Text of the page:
What Happens if Americans Stop Recognizing the Legitimacy of the Supreme Court? We Asked a Constitutional Scholar.

What Jim Oleske found most troubling in the Dobbs v. Jackson ruling wasn’t that five justices found no constitutional right to an abortion. It was why.

Was June 24, 2022, the day America returned to the laws of 1868?

That’s the question Jim Oleske has pondered in the week since the U.S. Supreme Court overturned the federal right to abortion, triggering the closure of clinics across the nation.

Oleske is well positioned to consider what that means. He teaches constitutional law at Lewis & Clark Law School in Portland. Before taking that job in 2011, he spent two years as chief of staff for the Office of Legislative Affairs in the Obama White House. He now specializes in religious freedom cases and has written on Christian objections to the legalization of same-sex marriage.

What Oleske found most troubling in the Dobbs v. Jackson ruling wasn’t that five justices found no constitutional right to an abortion. They also declared that the 14th Amendment, which forbids the government from taking Americans’ life, liberty or property without due process, wasn’t written with abortion in mind so it didn’t apply. In fact, argued Justice Clarence Thomas, the court should reconsider any due-process decision that wasn’t intended by the authors of the 14th Amendment in 1868. That means birth control and same-sex marriage are imperiled, too.

WW asked Oleske whether Americans would tolerate a trip back in time. But we started by asking him whether the right to abortion ever stood on solid legal footing.

WW: Was Roe v. Wade always an overreach by the court? Justice Ruth Bader Ginsburg famously said the court chose the weaker argument when making that decision.

Jim Oleske: That’s the subject of great disagreement. There are people who think it was rightly decided, but for the wrong reasons. The Roe decision did not rely, as Justice Ginsburg would have, on equality rights. It relied on liberty rights. To the extent her argument is that the right to abortion would’ve been on firmer ground if the court provided an equality rationale from the start for it: yes.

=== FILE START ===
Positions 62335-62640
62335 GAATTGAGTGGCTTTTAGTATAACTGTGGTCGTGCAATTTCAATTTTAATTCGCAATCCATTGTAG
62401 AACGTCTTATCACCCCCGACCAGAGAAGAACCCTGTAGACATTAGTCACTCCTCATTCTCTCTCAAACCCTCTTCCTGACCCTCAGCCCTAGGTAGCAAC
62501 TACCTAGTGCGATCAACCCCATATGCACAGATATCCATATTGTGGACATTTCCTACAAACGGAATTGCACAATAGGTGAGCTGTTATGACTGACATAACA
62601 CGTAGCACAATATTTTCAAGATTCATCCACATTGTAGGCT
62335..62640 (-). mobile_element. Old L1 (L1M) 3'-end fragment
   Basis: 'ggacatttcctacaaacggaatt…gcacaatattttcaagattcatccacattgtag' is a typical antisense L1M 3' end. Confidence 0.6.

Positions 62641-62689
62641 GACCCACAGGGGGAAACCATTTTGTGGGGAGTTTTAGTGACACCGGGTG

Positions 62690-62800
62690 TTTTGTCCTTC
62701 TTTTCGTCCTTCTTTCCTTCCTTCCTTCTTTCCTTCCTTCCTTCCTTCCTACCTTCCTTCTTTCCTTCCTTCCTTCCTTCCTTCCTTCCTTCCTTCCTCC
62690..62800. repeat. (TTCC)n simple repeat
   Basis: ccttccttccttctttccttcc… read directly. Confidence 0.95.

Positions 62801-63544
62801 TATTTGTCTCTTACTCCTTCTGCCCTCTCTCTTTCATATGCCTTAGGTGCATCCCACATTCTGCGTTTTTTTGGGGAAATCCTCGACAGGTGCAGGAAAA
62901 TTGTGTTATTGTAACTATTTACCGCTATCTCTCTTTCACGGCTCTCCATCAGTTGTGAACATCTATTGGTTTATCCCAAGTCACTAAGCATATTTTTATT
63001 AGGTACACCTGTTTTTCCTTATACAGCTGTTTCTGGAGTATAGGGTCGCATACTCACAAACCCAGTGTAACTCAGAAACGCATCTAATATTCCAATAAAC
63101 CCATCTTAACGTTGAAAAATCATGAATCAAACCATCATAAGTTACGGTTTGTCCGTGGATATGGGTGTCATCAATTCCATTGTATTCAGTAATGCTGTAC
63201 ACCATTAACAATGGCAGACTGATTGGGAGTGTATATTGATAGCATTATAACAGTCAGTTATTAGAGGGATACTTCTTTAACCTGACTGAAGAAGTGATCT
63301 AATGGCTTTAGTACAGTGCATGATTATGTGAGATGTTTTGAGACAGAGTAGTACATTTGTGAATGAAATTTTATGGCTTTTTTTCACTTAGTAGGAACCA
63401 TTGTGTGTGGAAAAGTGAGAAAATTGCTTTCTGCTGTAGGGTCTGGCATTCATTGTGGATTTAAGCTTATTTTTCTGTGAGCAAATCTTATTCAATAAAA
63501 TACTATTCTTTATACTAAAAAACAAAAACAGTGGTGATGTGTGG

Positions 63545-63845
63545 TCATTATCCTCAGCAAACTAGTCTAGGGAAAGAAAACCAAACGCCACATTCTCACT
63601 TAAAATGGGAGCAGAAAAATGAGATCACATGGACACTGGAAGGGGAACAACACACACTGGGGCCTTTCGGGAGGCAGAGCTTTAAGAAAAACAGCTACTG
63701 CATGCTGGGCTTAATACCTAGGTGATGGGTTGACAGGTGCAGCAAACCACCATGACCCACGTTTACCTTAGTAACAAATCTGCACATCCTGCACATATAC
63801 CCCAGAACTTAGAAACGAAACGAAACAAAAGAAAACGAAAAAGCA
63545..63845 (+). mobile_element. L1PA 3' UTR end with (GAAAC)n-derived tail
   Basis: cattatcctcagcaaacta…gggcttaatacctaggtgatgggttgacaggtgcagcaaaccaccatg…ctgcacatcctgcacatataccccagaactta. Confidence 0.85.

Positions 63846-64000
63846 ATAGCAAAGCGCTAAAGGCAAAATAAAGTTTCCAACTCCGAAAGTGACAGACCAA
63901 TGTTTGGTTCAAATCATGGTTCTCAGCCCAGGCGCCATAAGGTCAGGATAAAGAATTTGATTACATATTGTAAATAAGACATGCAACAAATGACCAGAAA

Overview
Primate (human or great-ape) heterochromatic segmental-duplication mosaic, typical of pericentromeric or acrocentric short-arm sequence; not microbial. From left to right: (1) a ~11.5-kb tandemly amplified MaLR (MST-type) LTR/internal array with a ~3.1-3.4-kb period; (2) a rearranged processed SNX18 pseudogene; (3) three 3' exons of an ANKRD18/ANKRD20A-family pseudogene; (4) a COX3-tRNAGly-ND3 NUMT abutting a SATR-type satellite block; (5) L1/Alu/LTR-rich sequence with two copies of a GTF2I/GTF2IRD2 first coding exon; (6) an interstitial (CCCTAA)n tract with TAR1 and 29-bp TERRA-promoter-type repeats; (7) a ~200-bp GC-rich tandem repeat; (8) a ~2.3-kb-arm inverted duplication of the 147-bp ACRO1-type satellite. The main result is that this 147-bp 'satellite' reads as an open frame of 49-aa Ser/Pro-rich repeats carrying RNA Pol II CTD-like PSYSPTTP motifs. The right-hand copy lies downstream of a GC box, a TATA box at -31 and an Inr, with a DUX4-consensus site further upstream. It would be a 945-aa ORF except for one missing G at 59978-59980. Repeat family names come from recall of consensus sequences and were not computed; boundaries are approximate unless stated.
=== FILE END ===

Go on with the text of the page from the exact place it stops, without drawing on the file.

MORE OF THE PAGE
And one of the interesting things about the dissenting opinion [on Dobbs v. Jackson], co-written by Justices Breyer, Kagan and Sotomayor, is that it very explicitly grounds its rationale in equality, in addition to bodily integrity and personal autonomy. And the dissent in some ways is channeling Justice Ginsburg by relying very heavily on notions of full equality for women in American society.

The court’s decision on same-sex marriage drew not only on liberty rights, but also explicitly on equality rights.

Do you think it’s on stronger ground because it drew on equality rights?

Yes. At a very simplistic level, relying on two constitutional principles is better than one. So even if a court were to conclude, well, there isn’t a fundamental right as a matter of due process to same-sex marriage, nonetheless the court might conclude it’s discrimination on the basis of sexual orientation to prevent two people of the same sex from marrying. It is a matter of making sure you’re wearing a belt and suspenders.

How concerned should our readers be that the court is systematically dismantling much of the social progress of the past 50 years?

I think the reason the Dobbs decision is so important is not just the incredible importance of overturning the right to abortion specifically, but it represents a profound shift in the way the court goes about recognizing fundamental rights. So, you know, our Bill of Rights has a bunch of specific rights it mentions. But then, at the end, it says the fact that we’ve mentioned these rights doesn’t mean the Constitution should be interpreted not to protect additional rights. And the court has long found fundamental rights that are not listed in the Constitution. It has not in the past limited itself to things that were part of the history and tradition in 1868.